I’m an introvert — always have been, always will be. I know I’ll continue to thrive in 2015 as an introvert, but it definitely has its challenges. And, let me tell you from years of personal experience, there is no more challenging time for an introvert than the holidays. Of course, not all introverts are the same, but one thing is for certain: after all the craziness of the holidays, my fellow introverts and I need some recovery time.
Despite assumptions to the contrary, introverts don’t hate people or talking or attention — we just have a different way of interacting with the world around us. This is particularly true when it comes to social interaction, and especially when it comes to the dreaded moments when your family asks you a series of very personal questions during Christmas dinner. Think of introverts as having a limited battery. With every party, every family gathering, every trip to the crowded mall during the holidays, our battery gets run down.
Don’t get me wrong — I enjoy the holidays as much as the next person, but this holiday season has been more of a drain on my introvert batteries than past years. Aside from eight days of Hanukkah, my boyfriend’s office holiday party (he’s in real estate, so I was probably the only introvert in the room), Christmas Day at my mom’s very extroverted side of the family, and a New Year’s Eve spent having dinner in a crowded restaurant and then at a crowded house party, I also attended my best friend's wedding, who got married in front of 135 people. You guys? I need a break.
Needless to say, I’m starting 2015 feeling a bit drained — and I doubt I'm the only one. Here are five ways introverts and non-introverts alike can recharge our figurative batteries now that the holidays are over.
1. Take some time to yourself (even if you’re not alone)
I know this seems like a no-brainer, but it’s very serious. After all the parties and shopping and smiling during small talk with Grandma, you need some time to yourself. You don’t necessarily have to be alone (although, I recommend it) — you just have to do something solitary that makes you happy. Curl up on the couch and read a book, play a video game, do a craft, or watch a movie. Do something that doesn’t involve a lot of human interaction, if any, for a little while.
2. Do something calming
My anxiety is at an all-time high during the holidays, which is why I always need to do some extra things to get myself feeling OK again after all the festivities. Go get your nails done (those massage chairs, am I right?), hit a yoga class, go for a hike, or take a walk along the beach. And if you don’t want to leave the house — driving has its own anxieties, I know — put on some relaxing music and just chill out for a while.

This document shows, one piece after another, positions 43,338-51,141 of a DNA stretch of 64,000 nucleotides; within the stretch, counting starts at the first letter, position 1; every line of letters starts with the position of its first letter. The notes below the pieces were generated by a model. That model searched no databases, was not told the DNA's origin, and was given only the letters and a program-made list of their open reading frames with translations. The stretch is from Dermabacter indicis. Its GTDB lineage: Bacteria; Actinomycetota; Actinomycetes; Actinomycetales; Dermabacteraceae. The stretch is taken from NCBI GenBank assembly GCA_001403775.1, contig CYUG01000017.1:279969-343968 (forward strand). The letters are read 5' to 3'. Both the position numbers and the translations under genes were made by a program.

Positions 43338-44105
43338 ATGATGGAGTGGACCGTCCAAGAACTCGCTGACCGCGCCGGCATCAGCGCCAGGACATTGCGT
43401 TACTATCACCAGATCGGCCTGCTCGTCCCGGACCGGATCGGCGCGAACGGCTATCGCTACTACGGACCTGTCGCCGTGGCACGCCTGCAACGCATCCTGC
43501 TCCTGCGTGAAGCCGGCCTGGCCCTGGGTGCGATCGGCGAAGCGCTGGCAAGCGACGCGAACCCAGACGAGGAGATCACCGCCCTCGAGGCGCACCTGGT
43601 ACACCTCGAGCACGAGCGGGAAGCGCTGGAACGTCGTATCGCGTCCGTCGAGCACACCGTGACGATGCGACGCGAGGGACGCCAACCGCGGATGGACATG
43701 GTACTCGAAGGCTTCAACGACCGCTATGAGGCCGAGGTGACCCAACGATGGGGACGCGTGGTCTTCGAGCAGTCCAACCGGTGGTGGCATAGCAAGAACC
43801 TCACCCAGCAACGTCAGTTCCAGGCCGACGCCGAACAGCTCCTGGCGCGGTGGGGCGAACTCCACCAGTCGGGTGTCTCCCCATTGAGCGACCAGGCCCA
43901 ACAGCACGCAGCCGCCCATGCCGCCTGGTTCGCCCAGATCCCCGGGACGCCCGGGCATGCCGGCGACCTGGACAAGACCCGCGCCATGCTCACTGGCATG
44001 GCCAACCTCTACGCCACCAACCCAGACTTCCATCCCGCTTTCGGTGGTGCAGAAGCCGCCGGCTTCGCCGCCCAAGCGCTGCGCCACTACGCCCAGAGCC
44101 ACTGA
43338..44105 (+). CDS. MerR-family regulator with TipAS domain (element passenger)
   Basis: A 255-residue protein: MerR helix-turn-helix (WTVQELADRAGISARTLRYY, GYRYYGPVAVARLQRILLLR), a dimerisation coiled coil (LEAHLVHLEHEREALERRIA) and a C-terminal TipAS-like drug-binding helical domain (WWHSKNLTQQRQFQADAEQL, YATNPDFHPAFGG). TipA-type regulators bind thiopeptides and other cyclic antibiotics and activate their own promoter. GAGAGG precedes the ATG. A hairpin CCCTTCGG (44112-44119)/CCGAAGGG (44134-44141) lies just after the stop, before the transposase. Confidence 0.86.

3. Take an extra day off work
If you’re able, think about scheduling an extra day off work after the holidays. And if you’re like me and you work from home, take a day to be unavailable save for emergencies. Even a half day will help you ease back into seeing and talking to your co-workers, clients, and boss again. Believe me, you’ll be of much more use if you’re feeling good than if you’re still feeling run down.
4. Send written thank you notes
You might be feeling obligated to call or visit any relatives you didn’t see over the holidays who still sent you cash or a present. But since the thought of taking another trip or answering the same questions about why you’re still single or when you’re going to have kids over the phone makes you want to scream, try writing and sending some nice thank you notes instead. Paper Source has some super cute ones, and everyone loves mail, right? This way, the interaction is one-sided and short lived, but you’re still keeping in touch and brightening someone’s day.
5. Unplug for a while
Look, I know that unplugging from your phone and computer and Facebook is one of the hardest things to do, especially after the holidays when everyone is posting photos of their engagement rings and vacations and New Year’s resolutions. But in this modern age, social interaction isn’t just physical anymore. Seeing, liking, sharing, and commenting on photos and statuses can be just as draining as hanging out with people. Even if it’s just for one day, maybe put your phone on silent while you take that hike we talked about.
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